Monday, August 17, 2015

58-Year Old NYC Woman Who Persuaded Dying, Senile 85-Year Man To Adopt Her In Attempt To Inherit His 2-Bedroom, $100/Month Rent-Controlled Apartment Continues Six-Year Fight To Dodge Boot Despite Now Renting The Rooms Out On Airbnb

In Long Island City, Queens, the New York Post reports (via The Real Deal (NYC)):
  • First she got herself adopted by a dying old man to hang onto his rent-controlled flat — and now she’s turned it into a hotel.

    Maria DeTommaso not only refuses to vacate the two-bedroom apartment in Long Island City, Queens — for which she has no lease — but she’s advertising for paying guests through Airbnb.

    “She can’t rent rooms. This is not a rooming house,” said Sugrim Outar, the landlord who has been fighting to evict DeTommaso since her adoptive dad, Nicholas DeTommaso, died in 2009.

    Maria DeTommaso was 58 when she was adopted weeks before the death of Nicholas, a senile 85-year-old who paid $100 a month as the legal occupant.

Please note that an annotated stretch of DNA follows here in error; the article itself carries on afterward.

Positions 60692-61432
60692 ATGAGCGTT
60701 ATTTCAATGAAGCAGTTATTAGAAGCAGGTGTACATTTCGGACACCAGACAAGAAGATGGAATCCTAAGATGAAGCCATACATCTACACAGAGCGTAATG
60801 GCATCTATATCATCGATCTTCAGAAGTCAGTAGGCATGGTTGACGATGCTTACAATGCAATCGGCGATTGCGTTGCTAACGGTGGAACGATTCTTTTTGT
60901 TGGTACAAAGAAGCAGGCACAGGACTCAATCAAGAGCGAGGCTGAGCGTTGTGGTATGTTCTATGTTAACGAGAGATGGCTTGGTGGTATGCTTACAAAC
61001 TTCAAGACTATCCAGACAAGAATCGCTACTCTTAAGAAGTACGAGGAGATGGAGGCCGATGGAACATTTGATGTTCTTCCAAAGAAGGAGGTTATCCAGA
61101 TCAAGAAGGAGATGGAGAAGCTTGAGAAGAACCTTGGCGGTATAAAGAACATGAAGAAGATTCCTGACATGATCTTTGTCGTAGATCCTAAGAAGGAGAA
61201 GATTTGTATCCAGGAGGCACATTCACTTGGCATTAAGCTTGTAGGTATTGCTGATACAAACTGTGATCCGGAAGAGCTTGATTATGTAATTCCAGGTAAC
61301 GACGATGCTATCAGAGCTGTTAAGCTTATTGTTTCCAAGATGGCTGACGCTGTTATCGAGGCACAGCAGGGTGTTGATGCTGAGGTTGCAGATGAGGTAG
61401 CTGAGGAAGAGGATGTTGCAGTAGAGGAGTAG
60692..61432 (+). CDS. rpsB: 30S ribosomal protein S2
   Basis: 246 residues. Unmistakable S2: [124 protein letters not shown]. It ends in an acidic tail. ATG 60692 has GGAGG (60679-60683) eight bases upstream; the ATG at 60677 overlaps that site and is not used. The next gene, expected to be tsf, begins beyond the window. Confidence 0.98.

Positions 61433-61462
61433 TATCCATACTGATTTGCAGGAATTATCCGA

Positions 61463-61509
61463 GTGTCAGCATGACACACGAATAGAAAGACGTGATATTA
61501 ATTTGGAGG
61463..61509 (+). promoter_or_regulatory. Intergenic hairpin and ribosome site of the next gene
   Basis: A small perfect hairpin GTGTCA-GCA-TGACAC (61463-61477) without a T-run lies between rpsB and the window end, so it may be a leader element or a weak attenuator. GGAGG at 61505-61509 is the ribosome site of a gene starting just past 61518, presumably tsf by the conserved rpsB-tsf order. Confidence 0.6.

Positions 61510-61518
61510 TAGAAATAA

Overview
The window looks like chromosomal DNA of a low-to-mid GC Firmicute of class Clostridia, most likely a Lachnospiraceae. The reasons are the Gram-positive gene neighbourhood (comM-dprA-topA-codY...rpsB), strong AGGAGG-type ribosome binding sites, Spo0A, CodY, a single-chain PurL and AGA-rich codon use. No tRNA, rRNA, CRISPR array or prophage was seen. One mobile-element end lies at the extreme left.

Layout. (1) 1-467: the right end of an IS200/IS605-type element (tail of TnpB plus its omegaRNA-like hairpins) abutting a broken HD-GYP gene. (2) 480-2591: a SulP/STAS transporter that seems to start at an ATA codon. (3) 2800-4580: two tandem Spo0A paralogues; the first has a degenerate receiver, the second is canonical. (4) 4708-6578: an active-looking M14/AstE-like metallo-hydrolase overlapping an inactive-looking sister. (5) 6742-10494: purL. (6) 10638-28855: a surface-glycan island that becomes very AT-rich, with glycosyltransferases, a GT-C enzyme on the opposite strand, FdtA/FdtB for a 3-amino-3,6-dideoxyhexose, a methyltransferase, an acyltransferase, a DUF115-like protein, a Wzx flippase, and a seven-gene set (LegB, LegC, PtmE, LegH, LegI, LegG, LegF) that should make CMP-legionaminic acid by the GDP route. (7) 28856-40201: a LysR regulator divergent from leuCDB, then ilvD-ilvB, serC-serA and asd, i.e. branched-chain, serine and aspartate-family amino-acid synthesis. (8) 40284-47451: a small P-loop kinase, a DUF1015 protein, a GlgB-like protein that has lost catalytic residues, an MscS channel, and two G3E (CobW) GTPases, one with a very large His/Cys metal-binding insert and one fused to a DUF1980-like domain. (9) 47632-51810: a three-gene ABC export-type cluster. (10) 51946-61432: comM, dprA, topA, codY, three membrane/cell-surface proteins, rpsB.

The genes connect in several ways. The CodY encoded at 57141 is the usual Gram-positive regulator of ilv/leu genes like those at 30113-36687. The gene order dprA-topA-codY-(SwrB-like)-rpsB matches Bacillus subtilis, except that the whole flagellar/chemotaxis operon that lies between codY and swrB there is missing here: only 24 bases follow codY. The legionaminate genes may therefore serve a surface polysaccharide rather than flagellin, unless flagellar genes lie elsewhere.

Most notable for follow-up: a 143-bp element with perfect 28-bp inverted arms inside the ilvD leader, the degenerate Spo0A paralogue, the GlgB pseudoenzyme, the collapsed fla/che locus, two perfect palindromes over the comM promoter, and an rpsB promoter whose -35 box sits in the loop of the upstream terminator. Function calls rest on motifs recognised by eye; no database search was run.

The state ruled in 2013 that she was not entitled to the rent-controlled apartment, but she has fought to keep it.

    DeTommaso refers to it as “my father’s home for 85 years” in her Airbnb ad titled "Spectacular Manhattan Skyline View.” The row house has no such view.

    She is charging $55 a night for a room in the apartment. It has 100 reviews from visitors, some of whom left unhappy. “That was the worst place I’ve ever been,” visitor Tim Martin wrote.

    Another left early, citing a sign saying, “Please leave bathroom door open for the doggies.” Another wrote, “The shower is used by her dogs to poop and piss.”

    DeTommaso moved in with Nicholas in 2002 and became the beneficiary of his life insurance and pension.

    Outar tried to evict her after the state’s 2013 ruling but withdrew the suit last year over technical issues. He is now waiting for a final determination from the state.

    DeTommaso has paid $600 in rent since 2009. Outar says he is owed $100,000. “I have bills to pay,” he said.

    DeTommaso refused to discuss her Airbnb operation with The Post. “It’s my personal business,” she said. “He doesn’t consider me his tenant. When I have a lease, I will abide by whatever law is necessary.”.

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